Winter surprises with more snow

Published 11:10 am Wednesday, February 25, 2015

NW0225 More Snow D 4x5

By Ashley Rader and Abby Morris-Frye

Where did all this snow come from?

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This was probably a common exclamation from people around the county as they woke up Tuesday morning to find their yards once again blanketed with a thick coating of white, fluffy snow.

The snow was not a complete surprise, but the amount that came from this storm system was definitely more than what was first expected.

The storm front strengthened late Monday afternoon and evening, which shortened the amount of time available to send out a warning for the approaching snow, National Weather Service meteorologist Derek Eisentrout said Tuesday morning.

“We did have snow in the forecast for inch or less in the valleys and 1 to 2 inches in the mountains,” Eisentrout said. “The models in the afternoon showed that low pressure system intensifying.”

The NWS issued a winter weather advisory and a winter storm warning late Monday night to inform the public about the heavier snow in the forecast.

When the snow arrived overnight, the system dropped about 3 inches in the lower elevations and about 5 inches in the mountains. The arrival of more winter precipitation left motorists with a slick commute to work Tuesday morning.

“It was slippery, as you can imagine,” said Carter County Emergency Management Director Gary Smith. “The crews were out early working to clear the roads. TDOT did a great job getting the main roads clear and the local crews were working hard to get some improvement on the side streets.”

Smith reported an average snowfall of 3-5 inches across the county. Early Tuesday morning, the side roads remained slick and hazardous while the main routes through town had at least one lane clear for traffic.

Carter County 911 reported officers responded to at least 10 traffic accidents Tuesday morning. On some county roads, vehicles that had run off the road due to the slippery conditions could be seen parked in the snow where drivers left them.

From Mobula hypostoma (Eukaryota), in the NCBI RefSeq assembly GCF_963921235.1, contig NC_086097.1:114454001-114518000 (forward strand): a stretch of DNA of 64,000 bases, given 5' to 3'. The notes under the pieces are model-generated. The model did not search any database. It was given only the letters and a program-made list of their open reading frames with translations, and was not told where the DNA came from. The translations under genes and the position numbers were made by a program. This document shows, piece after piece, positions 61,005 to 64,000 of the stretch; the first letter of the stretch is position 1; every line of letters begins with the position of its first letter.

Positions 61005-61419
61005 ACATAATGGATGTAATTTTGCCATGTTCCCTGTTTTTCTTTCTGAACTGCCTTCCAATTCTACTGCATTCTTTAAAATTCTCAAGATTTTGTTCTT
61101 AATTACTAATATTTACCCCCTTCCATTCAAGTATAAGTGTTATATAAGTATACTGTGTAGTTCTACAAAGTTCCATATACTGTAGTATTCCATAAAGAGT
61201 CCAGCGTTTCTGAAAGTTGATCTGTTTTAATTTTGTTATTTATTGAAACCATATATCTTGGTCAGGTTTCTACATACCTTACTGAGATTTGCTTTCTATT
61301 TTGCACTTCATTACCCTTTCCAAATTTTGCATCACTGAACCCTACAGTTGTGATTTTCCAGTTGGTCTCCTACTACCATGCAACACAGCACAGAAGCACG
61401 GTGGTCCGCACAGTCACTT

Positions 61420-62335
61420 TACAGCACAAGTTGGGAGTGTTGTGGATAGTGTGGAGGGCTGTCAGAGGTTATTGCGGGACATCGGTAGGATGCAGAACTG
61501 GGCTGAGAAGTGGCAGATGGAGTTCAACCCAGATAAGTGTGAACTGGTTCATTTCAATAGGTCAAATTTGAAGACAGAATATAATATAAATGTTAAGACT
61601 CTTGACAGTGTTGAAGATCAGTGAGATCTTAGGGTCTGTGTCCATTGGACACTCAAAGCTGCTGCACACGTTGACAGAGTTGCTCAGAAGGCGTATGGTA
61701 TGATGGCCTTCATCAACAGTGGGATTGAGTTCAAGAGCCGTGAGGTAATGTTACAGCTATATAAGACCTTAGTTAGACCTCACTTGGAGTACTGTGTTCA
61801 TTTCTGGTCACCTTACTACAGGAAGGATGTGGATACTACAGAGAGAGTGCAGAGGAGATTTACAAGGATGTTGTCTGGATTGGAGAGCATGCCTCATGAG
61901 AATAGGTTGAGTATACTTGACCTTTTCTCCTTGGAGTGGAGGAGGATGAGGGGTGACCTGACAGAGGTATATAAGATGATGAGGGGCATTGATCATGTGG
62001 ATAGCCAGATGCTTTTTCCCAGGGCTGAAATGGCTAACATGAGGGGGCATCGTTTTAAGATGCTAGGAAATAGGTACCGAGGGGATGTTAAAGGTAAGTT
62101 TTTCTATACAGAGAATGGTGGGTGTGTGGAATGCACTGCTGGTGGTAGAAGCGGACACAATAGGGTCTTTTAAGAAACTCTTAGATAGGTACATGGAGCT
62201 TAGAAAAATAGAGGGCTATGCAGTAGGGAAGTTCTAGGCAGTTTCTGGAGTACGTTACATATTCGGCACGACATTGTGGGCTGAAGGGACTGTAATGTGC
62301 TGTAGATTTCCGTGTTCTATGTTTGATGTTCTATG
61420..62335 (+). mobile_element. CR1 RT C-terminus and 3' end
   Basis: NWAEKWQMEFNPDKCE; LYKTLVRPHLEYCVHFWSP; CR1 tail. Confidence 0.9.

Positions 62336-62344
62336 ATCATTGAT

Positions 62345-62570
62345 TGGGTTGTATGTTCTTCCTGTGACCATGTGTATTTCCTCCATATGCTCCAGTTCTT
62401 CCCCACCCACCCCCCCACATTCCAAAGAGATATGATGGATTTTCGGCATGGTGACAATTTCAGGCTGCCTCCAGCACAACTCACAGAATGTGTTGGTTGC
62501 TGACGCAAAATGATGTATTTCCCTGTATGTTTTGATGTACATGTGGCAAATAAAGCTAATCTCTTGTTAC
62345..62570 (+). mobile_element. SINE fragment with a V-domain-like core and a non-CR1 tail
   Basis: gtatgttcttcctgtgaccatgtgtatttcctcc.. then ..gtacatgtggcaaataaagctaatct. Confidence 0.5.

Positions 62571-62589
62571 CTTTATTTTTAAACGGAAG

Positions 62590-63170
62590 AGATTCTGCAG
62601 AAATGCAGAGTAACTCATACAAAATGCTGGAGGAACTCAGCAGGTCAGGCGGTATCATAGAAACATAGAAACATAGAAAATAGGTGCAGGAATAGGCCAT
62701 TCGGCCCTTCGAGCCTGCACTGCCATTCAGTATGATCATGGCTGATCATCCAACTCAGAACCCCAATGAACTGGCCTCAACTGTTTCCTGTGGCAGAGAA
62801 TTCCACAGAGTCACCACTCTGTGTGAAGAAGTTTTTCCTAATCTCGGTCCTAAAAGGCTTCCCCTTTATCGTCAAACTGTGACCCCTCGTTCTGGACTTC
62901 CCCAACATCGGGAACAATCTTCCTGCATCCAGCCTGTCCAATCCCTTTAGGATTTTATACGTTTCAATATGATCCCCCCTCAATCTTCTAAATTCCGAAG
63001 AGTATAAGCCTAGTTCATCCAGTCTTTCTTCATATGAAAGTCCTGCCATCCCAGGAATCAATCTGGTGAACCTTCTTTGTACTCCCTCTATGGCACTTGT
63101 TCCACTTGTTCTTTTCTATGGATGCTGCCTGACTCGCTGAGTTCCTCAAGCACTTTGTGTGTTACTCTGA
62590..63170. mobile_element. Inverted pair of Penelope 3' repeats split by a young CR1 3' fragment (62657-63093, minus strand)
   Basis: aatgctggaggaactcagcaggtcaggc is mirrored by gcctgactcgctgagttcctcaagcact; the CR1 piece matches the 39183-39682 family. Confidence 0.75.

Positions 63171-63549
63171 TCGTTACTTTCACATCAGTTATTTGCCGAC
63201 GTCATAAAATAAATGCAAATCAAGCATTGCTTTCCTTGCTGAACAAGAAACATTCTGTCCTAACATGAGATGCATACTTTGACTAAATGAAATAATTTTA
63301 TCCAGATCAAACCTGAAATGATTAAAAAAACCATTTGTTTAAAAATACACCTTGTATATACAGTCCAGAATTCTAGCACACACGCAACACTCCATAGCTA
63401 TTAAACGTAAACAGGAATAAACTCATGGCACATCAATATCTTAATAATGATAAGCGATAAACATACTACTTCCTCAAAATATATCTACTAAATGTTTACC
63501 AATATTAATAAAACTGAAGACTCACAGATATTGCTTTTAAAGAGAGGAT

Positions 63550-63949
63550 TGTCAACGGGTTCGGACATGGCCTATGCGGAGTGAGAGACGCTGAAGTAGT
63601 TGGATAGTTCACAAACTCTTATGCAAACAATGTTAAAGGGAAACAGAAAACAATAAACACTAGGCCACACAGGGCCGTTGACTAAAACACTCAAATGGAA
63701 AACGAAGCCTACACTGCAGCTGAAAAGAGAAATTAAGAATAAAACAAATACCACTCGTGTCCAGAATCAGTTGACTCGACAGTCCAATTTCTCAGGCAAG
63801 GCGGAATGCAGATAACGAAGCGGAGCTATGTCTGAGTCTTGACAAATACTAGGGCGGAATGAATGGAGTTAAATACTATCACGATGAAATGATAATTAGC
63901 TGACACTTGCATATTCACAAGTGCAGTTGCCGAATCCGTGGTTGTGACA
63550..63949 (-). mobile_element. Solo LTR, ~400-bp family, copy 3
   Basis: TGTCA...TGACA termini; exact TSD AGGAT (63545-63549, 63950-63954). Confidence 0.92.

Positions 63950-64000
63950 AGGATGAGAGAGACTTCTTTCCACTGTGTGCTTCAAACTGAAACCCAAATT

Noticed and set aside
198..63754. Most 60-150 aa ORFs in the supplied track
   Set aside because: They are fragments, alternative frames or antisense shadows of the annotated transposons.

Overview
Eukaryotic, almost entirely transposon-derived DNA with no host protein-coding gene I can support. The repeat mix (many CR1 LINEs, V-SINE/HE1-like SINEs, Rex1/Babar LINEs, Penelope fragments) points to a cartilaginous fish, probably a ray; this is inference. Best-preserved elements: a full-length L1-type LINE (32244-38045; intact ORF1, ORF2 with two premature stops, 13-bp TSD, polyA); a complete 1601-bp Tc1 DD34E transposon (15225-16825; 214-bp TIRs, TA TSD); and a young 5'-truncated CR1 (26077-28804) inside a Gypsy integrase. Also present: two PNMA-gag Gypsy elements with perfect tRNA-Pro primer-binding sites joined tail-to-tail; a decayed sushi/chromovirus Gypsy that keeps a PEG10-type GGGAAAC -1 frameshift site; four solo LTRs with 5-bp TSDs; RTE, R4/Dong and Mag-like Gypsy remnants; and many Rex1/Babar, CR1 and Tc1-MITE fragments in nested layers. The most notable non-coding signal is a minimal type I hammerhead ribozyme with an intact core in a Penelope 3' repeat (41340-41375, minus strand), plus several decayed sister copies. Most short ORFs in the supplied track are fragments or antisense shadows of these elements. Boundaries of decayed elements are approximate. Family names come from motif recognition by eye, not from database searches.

“All back roads are slick, and we encourage people not to drive unless it is absolutely necessary,” Smith said. “We know everyone has to get to work, but if driving can be delayed until after the crews have had a chance to treat the roads, that is best.”

Tennessee Department of Transportation crews have been out since midnight Tuesday treating road surfaces in east Tennessee, said TDOT Community Relations Officer Mark Nagi.

“Our crews have been out treating the roadways pretty much since then,” Nagi said. “Our crews will stay on the road for as long as necessary.”

City of Elizabethton road crews responded to the storm at around 3 a.m. Tuesday, Street Department Director Danny Hilbert. Crews had to battle fast-falling snow and work around morning commuters while clearing streets of the wintry precipitation.

“When it started, it came fast,” Hilbert said. “We would have the streets in pretty good shape and then another burst would come through and cover it back over. Another thing that made it difficult this morning is the snow came right at peak morning traffic time. People were all out trying to get to work, but we were fortunate we had no issues and we got the road cleared.”

The storm covered the city in a pretty even layer of snow, Hilbert said.

“Usually we can count on it being worse on the west side of town, but this time it was all about the same,” he said. “We watched the weather early (Tuesday), and it came out like they said it would this morning.”

The story was much the same for county roads.

“I got up this morning and looked out and thought, ‘My goodness, look at this snow!’ ” Carter County Road Superintendent Roger Colbaugh said.

County road crews began working early Tuesday morning trying to keep roads clear as the snow began to pile up. “Mostly what we’ve been doing this morning is just pushing the snow to clear the accumulation from the roads,” Colbaugh said Tuesday. Once we get that cleared, we can put down some more block dust and salt.”

The Stoney Creek community and Roan Mountain saw somewhat more hazardous road conditions Colbaugh said, but he said the snow had affected roads countywide. “This is a situation where it’s everywhere,” he said.

In mountainous areas, Colbaugh said crews were battling snow drifts that were accumulating on roads and some treacherous conditions where even their trucks wouldn’t go.

“Some places the trucks can’t get to we are having to put graders in to get the drifts cleared off,” he said.

This snow storm will not be alone. Another front is planned to hit the area Wednesday night and Thursday morning.

“Maybe we can get this cleared away before this next one comes through,” Colbaugh said.